Many Investors seem to know their approximate rate of return, but probably don’t know how much risk they are taking to garner the return they receive. The goal for most is to get the highest return while taking the lowest amount of risk. This can be much easier said than done, and it’s important that investors understand their portfolio’s relationship between risk and return.
The most common way of measuring risk in a portfolio is through a mathematical term called “standard deviation.” This is simply a measure of how much an
investment’s year-to-year returns differ from the average return.
Let’s take two different investments, each with a 10-year average return of 8%. If Investment A consistently makes 8% exactly every year, then you can see its annual returns each year never deviated from its 10-year average. In other words, Investment A had tremendous predictability and little uncertainty.
But if Investment B had annual returns all over the place, (say 30% one year, -20% the next year, etc.) it would have a higher standard deviation even though its 10-year return averaged the same 8% annually. It would be riskier because you wouldn’t know what the results would be in any given year. Some years your portfolio could be at a large loss.
The lower an investment’s standard deviation, the less risk and the less volatility it has. For most investors, less volatility is comforting, especially for retirees.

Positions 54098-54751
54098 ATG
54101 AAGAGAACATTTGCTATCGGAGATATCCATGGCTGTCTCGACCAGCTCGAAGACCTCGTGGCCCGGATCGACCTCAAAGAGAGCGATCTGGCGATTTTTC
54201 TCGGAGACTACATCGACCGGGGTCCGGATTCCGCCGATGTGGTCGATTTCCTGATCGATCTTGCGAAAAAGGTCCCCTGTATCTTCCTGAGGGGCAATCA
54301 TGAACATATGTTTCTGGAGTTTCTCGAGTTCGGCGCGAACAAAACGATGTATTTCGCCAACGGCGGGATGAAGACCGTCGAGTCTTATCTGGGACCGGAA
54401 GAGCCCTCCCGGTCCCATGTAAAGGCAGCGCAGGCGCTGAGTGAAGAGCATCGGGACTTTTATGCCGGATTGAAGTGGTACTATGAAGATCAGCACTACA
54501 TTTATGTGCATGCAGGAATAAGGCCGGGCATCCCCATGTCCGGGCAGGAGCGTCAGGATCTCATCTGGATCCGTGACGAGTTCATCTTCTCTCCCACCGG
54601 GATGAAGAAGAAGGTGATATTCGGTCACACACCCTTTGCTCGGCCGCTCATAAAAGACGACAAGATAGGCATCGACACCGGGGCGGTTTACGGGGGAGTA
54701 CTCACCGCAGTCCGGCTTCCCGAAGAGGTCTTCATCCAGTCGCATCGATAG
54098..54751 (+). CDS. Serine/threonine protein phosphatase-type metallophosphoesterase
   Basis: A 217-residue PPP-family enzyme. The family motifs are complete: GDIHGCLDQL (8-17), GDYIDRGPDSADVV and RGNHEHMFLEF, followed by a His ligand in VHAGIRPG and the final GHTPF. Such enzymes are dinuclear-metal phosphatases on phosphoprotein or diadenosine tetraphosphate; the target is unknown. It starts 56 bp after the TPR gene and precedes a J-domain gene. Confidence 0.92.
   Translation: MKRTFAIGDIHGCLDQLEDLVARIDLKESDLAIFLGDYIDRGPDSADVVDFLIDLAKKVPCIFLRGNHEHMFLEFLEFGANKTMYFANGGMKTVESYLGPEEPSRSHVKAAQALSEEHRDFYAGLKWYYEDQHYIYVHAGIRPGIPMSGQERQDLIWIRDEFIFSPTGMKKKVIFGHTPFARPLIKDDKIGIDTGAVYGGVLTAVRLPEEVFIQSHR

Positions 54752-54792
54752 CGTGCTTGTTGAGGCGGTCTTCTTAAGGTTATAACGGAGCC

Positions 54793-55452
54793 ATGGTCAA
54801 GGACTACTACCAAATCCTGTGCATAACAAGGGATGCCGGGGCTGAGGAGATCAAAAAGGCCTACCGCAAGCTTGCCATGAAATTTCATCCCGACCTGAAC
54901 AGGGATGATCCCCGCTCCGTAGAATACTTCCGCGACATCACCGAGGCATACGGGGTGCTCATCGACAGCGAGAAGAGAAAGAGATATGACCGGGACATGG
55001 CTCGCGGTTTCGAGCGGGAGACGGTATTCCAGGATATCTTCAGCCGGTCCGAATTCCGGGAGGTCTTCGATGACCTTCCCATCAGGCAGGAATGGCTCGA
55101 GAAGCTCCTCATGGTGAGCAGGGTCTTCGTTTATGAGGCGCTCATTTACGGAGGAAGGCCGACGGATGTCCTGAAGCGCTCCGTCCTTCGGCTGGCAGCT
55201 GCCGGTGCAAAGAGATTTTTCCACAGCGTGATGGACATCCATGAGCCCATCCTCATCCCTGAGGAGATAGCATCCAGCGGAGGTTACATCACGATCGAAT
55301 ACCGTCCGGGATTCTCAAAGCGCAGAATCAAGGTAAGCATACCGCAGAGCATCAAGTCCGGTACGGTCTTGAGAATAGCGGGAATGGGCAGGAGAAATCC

It’s good to keep in mind that standard deviation is a historical measure. It is simply looking at an investment’s past performance and making a mathematical calculation. It does not mean that the investment will have that same standard deviation in the future.
One way to possibly help decrease risk in your portfolio is through diversification. Individual securities (like a company stock) may have high volatility. But when you diversify across multiple companies in different sectors (finance, healthcare, etc.) it may help reduce the portfolio’s overall volatility.
Additionally, an investor may help further reduce volatility by diversifying across different asset classes, such as bonds, commodities, etc. While an individual asset class may have higher volatility, when it is part of a properly diversified portfolio it can help balance out what the other investments are doing. It can be the Yin to the other investments Yang, and vice versa.